The corpus callosum (from Latin: “tough body”), also known as the colossal commissure, is a wide, flat bundle of neural fibers beneath the cortex in the eutherian brain at the longitudinal fissure. It connects the left and right cerebral hemispheres and facilitates interhemispheric communication. It is the largest white matter structure in the brain, consisting of 200–250 million contralateral axonal projections.
The band of white matter connecting the two cerebral hemispheres.
Plays a crucial role in interhemispheric communication.
It is particularly important because various tumors and vascular lesions can be located in and around the corpus callosum, and it is a route through which pass several surgical approaches. Performing accurate surgery in this region and avoiding damage to normal structures require that the neurosurgeon have adequate knowledge of the anatomy of the intricate blood supply to this area.
Callosal disconnection syndrome, or split brain is an example of a disconnection syndrome from damage to the corpus callosum between the two hemispheres of the brain. Disconnection syndrome can also lead to aphasia, left-sided apraxia, and tactile aphasia, among other symptoms.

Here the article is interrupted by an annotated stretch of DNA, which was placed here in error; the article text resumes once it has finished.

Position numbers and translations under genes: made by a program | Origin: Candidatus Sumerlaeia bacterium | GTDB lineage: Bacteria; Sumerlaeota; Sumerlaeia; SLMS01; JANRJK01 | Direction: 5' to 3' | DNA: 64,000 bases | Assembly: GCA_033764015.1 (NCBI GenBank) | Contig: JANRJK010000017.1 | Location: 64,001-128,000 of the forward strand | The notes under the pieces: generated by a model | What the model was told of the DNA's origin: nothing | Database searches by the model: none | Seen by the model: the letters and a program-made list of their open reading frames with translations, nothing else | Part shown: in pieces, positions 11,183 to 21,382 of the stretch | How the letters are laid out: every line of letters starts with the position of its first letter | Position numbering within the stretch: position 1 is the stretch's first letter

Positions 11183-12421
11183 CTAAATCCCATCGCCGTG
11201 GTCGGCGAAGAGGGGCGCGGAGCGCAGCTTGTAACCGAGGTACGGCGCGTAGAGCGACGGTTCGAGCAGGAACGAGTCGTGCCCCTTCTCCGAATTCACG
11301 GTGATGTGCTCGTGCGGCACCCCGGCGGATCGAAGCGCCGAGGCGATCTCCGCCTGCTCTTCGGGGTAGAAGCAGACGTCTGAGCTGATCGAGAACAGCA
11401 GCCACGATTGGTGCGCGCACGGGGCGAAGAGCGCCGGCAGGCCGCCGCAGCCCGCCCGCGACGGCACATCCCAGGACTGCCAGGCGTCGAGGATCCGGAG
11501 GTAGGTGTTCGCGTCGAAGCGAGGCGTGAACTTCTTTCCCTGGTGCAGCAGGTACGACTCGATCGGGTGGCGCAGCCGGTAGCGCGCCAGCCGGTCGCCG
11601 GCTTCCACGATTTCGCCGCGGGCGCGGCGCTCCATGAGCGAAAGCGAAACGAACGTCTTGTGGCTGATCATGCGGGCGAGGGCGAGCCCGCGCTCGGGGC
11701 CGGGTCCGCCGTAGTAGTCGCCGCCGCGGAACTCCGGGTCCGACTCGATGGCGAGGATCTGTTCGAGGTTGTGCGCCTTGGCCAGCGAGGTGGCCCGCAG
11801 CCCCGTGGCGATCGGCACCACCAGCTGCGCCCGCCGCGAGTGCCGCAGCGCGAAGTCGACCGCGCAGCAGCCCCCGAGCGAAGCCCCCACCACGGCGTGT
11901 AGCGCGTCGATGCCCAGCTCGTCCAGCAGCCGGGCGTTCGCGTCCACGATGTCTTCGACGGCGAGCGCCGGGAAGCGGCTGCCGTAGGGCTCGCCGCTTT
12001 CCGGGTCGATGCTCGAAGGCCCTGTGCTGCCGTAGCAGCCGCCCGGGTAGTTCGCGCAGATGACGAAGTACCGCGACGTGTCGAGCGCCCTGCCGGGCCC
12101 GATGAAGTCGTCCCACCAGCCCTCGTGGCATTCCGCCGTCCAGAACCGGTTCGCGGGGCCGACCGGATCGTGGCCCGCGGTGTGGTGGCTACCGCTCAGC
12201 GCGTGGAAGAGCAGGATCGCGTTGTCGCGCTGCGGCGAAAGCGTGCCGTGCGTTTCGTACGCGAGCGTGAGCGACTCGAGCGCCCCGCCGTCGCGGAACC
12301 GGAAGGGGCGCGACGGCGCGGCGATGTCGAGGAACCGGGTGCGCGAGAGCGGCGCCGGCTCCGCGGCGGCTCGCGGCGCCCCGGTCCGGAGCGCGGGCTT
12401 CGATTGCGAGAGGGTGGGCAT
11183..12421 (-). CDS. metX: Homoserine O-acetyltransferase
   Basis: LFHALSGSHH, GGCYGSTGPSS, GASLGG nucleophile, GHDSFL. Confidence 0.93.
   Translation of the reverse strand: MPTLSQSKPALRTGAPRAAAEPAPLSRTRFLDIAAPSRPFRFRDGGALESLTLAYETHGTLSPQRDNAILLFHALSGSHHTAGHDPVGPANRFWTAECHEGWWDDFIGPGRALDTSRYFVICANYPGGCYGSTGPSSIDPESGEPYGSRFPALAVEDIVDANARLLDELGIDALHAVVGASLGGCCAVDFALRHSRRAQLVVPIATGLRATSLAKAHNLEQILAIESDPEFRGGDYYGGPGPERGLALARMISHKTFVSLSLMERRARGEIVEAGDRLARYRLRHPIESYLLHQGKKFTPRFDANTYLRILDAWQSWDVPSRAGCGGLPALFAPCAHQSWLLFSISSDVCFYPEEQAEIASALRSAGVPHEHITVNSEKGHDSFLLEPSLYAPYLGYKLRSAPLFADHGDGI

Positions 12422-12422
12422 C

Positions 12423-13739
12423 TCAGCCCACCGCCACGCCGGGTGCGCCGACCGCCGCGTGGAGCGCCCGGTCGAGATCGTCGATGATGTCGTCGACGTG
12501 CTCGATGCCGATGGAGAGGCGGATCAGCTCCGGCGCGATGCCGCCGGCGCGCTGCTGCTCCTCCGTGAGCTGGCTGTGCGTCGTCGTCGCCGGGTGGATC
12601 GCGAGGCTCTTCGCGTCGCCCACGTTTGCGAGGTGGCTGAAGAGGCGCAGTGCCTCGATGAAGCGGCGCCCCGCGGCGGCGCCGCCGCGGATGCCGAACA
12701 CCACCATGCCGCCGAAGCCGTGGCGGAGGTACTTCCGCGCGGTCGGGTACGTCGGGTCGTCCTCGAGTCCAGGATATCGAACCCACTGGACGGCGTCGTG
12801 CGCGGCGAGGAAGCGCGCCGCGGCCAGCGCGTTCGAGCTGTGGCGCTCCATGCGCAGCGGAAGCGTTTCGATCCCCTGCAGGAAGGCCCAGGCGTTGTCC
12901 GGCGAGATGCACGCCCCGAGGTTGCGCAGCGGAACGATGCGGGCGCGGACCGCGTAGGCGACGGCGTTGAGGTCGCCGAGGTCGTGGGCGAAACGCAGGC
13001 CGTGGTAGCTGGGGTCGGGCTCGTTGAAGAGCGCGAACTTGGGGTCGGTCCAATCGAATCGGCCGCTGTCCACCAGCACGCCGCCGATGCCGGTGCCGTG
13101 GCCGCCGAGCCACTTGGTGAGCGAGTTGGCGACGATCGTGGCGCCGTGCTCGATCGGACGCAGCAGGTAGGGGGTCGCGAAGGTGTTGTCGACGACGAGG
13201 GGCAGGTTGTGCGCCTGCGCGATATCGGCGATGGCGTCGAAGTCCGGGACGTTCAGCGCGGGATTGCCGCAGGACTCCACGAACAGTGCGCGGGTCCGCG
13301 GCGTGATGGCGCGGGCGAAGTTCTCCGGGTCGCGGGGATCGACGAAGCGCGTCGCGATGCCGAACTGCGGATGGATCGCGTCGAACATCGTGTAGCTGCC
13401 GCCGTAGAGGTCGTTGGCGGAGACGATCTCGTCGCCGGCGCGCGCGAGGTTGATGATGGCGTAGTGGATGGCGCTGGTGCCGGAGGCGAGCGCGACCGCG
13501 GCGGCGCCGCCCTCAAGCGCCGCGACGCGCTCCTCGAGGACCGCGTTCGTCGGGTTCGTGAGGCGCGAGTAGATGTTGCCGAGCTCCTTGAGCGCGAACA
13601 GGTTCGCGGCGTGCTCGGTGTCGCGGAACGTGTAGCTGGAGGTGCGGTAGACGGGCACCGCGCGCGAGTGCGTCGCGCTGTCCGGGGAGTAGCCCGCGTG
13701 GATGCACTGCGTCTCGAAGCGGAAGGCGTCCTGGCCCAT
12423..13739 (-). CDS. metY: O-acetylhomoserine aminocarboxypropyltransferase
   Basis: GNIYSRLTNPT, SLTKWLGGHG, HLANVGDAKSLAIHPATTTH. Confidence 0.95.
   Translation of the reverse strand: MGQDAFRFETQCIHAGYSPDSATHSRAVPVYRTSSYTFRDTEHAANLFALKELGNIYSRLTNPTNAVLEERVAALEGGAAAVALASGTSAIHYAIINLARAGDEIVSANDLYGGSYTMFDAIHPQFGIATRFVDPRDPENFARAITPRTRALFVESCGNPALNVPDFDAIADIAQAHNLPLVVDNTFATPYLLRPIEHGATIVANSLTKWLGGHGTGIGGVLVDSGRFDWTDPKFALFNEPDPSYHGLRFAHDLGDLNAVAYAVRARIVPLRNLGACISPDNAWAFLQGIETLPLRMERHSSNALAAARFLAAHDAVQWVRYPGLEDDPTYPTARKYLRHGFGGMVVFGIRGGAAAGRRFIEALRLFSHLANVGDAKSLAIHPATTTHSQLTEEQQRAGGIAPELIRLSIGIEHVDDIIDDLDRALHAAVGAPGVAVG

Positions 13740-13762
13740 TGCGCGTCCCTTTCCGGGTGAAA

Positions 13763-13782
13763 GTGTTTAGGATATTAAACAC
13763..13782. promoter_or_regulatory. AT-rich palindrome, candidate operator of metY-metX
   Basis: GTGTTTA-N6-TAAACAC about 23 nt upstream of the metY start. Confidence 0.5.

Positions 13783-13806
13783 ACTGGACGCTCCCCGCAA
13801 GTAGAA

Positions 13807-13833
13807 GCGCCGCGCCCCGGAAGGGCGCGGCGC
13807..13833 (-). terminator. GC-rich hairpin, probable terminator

The pericallosal and posterior pericallosal arteries were found to be the main sources of blood supply to the corpus callosum. In 80% of the specimens, the anterior communicating artery gave rise to either a subcallosal artery or a median callosal artery, each of which made a substantial contribution to the blood supply of the corpus callosum 1).
Short callosal arteries were present in 58 hemispheres (96.6%) and supplied the superficial surface of the corpus callosum along its midline and were a primary arterial source to this structure. Long callosal arteries were found in 28 hemispheres (46.6%) and contributed to the pial plexus. The cingulocallosal arteries were present in all hemispheres and supplied the corpus callosum, cingulate gyrus, and also contributed to the pericallosal pial plexus. The recurrent cingulocallosal arteries were present in 17 hemispheres (28.3%) and also contributed to the pericallosal pial plexus. The median callosal artery, an anatomical variation, was present in 10 brains (33.3%). This vessel supplied the corpus callosum and the cingulate gyrus 2).